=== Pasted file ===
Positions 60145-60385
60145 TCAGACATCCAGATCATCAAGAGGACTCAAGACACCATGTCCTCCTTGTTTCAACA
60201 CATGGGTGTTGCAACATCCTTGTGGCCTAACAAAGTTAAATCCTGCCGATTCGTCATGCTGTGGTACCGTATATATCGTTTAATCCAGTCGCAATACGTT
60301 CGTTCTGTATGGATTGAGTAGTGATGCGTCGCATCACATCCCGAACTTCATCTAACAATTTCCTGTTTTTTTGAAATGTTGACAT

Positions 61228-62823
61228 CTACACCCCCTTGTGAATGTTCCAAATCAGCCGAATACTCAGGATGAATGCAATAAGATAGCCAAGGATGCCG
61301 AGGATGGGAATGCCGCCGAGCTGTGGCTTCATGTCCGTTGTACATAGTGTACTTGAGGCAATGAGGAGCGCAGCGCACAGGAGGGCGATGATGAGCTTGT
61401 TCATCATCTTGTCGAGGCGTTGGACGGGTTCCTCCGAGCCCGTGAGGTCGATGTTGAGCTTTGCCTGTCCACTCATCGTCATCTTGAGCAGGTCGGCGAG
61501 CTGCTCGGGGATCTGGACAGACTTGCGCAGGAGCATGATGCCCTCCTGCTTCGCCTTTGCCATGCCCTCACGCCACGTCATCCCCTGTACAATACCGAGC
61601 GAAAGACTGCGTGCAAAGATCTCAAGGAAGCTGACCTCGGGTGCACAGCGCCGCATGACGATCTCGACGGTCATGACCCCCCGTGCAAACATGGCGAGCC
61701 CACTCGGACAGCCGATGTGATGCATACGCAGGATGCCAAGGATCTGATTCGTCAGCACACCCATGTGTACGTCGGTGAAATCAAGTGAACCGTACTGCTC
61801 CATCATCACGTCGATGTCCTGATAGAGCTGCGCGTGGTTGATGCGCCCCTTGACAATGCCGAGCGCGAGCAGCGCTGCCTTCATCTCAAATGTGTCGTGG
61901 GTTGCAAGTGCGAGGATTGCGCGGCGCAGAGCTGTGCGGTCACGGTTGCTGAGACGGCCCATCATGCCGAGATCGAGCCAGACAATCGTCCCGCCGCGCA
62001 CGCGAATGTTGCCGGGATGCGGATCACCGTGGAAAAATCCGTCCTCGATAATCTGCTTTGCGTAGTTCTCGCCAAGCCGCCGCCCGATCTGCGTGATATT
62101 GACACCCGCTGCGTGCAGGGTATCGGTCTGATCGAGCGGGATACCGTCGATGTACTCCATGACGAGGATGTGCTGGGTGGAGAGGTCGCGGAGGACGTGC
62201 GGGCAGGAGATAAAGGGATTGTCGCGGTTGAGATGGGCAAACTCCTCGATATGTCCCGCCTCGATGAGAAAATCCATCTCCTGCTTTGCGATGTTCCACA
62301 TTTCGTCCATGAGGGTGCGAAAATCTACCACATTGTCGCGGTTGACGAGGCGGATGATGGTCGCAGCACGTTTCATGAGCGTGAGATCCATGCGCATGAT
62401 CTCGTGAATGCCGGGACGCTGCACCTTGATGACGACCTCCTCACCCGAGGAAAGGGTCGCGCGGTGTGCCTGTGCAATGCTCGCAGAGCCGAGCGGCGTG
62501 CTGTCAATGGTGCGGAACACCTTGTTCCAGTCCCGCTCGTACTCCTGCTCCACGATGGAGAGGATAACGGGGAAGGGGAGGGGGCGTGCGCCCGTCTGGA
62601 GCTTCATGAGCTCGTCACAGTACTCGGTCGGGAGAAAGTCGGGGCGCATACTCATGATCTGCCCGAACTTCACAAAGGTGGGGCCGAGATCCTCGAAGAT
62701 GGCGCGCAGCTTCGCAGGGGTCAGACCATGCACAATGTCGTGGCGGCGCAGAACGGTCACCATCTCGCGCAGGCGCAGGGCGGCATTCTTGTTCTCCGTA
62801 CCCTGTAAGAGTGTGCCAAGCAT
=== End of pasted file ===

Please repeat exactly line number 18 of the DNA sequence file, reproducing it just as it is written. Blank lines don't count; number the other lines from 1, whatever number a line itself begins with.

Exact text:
62401 CTCGTGAATGCCGGGACGCTGCACCTTGATGACGACCTCCTCACCCGAGGAAAGGGTCGCGCGGTGTGCCTGTGCAATGCTCGCAGAGCCGAGCGGCGTG